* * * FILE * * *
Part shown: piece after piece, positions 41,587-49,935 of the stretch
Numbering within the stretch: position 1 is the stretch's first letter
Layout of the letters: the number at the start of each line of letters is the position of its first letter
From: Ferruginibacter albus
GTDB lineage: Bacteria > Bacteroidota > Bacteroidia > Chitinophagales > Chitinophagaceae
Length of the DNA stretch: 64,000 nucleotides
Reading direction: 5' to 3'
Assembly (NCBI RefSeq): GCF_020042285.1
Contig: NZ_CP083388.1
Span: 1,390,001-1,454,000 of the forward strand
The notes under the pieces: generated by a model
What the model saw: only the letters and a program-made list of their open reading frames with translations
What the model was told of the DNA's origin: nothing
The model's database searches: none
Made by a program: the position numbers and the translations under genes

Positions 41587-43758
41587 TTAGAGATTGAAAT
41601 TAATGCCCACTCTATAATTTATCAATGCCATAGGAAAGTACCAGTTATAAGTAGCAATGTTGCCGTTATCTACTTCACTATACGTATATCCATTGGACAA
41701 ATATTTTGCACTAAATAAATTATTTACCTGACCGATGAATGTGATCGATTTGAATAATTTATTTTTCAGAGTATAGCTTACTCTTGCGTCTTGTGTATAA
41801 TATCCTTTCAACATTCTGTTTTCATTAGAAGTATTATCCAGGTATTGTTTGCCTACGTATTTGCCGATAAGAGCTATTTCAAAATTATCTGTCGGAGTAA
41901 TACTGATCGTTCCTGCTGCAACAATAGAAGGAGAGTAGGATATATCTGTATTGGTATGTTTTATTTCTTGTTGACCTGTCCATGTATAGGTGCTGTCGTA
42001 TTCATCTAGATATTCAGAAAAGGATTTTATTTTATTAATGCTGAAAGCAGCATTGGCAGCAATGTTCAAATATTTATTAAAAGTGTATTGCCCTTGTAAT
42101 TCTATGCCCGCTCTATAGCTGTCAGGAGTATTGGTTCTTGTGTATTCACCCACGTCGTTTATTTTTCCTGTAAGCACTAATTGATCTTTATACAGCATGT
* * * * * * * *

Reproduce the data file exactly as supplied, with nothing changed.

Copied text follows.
Part shown: piece after piece, positions 41,587-49,935 of the stretch
Numbering within the stretch: position 1 is the stretch's first letter
Layout of the letters: the number at the start of each line of letters is the position of its first letter
From: Ferruginibacter albus
GTDB lineage: Bacteria > Bacteroidota > Bacteroidia > Chitinophagales > Chitinophagaceae
Length of the DNA stretch: 64,000 nucleotides
Reading direction: 5' to 3'
Assembly (NCBI RefSeq): GCF_020042285.1
Contig: NZ_CP083388.1
Span: 1,390,001-1,454,000 of the forward strand
The notes under the pieces: generated by a model
What the model saw: only the letters and a program-made list of their open reading frames with translations
What the model was told of the DNA's origin: nothing
The model's database searches: none
Made by a program: the position numbers and the translations under genes

Positions 41587-43758
41587 TTAGAGATTGAAAT
41601 TAATGCCCACTCTATAATTTATCAATGCCATAGGAAAGTACCAGTTATAAGTAGCAATGTTGCCGTTATCTACTTCACTATACGTATATCCATTGGACAA
41701 ATATTTTGCACTAAATAAATTATTTACCTGACCGATGAATGTGATCGATTTGAATAATTTATTTTTCAGAGTATAGCTTACTCTTGCGTCTTGTGTATAA
41801 TATCCTTTCAACATTCTGTTTTCATTAGAAGTATTATCCAGGTATTGTTTGCCTACGTATTTGCCGATAAGAGCTATTTCAAAATTATCTGTCGGAGTAA
41901 TACTGATCGTTCCTGCTGCAACAATAGAAGGAGAGTAGGATATATCTGTATTGGTATGTTTTATTTCTTGTTGACCTGTCCATGTATAGGTGCTGTCGTA
42001 TTCATCTAGATATTCAGAAAAGGATTTTATTTTATTAATGCTGAAAGCAGCATTGGCAGCAATGTTCAAATATTTATTAAAAGTGTATTGCCCTTGTAAT
42101 TCTATGCCCGCTCTATAGCTGTCAGGAGTATTGGTTCTTGTGTATTCACCCACGTCGTTTATTTTTCCTGTAAGCACTAATTGATCTTTATACAGCATGT